Jason checks out Hideki Ohwada's politically-charged mahjong manga, The Legend of Koizumi.
Reviewby Rob Chase, Sep 11th 2005
InuYasha: Feudal Combat
PS2 / Fighting / Eighting
Eighting has made a reputation for itself of specializing in anime-video game crossovers. They were responsible for some great games like Naruto: Gekitou Ninja Taisen and Bleach: Heat and Soul 2, but unfortunately for Inuyasha, this game fails to impress.
While in most games it isn't an issue, a major drawback in Feudal Combat is the sound quality. Rarely does a game lose marks because of sound, but in this case it's just so awful I eventually decided to play the game muted. It really sounds like a microphone was put up to a TV during an Adult Swim session, and recorded to make up the majority of the game's sound clips. At other times, its like listening to the game through one of those can and string telephone sets you might make as a kid. It's grainy, unprofessional, and sticks out like a sore thumb.
Sadly, the games drawbacks don't stop there. Graphically speaking, the cel-shaded graphics are okay, but seem kind of half-assed. The characters have rough edges that almost seem pixilated during combat, and there aren't even any special cut scenes or extra animation. Even the opening sequence sports the same boring, rough-edged graphics. Backgrounds are somewhat cleaner, but incidentally look much too realistic. At times, the game loses the anime feel and looks more like a failed attempt at a “Who Framed Roger Rabbit” sequel, with cartoon characters running around in the real world. Better done cel-shaded graphics, or a completely realistic approach would have worked, but mixing them doesn't.
Now say for a minute you decide to wear earplugs and blindfold yourself. How does the game play now? Anyone watching you would think you shared a telepathic link with the game, because removing your senses wouldn't effect your moves at all. Combat is simple, and painfully limited. Attacks come in three flavors: weak, power and special. By rapidly pressing square, you can sew together a basic four-hit combo. By holding the analog stick in any direction and repeating the same maneuver, a slightly different combo will result. Likewise, a slower, more powerful combo or attack will result from using the X button. While you fight, you are rewarded for clean hits with spirit power that can be used for special attacks when the spirit power gauge is filled up. Each character has one unique special, like Miroku's Wind Tunnel, and Sesshomoru's Dragon Strike attack. And that's it! No interesting special square, X combo's, no accelerated high speed fighting, no Super Sayain Mega no Jitsu, nothing! You can jump with triangle, and defend with R2, and that's pretty much all who have for options.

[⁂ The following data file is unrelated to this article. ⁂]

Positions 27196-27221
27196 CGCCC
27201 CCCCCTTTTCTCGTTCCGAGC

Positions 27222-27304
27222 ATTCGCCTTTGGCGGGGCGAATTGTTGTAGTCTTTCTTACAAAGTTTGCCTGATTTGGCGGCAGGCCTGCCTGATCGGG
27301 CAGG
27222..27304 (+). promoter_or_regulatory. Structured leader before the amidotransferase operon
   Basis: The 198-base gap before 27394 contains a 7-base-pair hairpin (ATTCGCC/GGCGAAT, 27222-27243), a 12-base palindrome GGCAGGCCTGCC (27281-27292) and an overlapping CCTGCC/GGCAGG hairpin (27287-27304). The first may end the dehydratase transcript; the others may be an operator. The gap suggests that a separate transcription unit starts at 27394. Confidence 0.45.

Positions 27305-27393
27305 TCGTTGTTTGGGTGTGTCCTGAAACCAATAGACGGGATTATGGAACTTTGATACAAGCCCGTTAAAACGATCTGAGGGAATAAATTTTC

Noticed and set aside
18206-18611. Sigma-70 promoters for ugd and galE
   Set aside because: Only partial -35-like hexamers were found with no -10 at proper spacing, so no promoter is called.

Luckily, every character has a completely unique set of attacks that utilize characteristics of that particular fighter. For example: Inuyasha and Sesshomoru can both beat you down with their swords, while Sango can smack you upside the head with her boomerang. The only exception is Kagome and Kikyo, who both use the same style of bow and arrow, which in context with the anime would make sense. Despite this, characters a fairly well balanced. With the exception of Naraku who is ridiculously hard to beat, even in the AI's hands, there is no blatant advantage to using one character over another. In keeping with the original story, this doesn't quite make sense. Some characters are supposed to be more powerful than the others. In a fighting game it's different, and Eighting does a good job making the balance believable.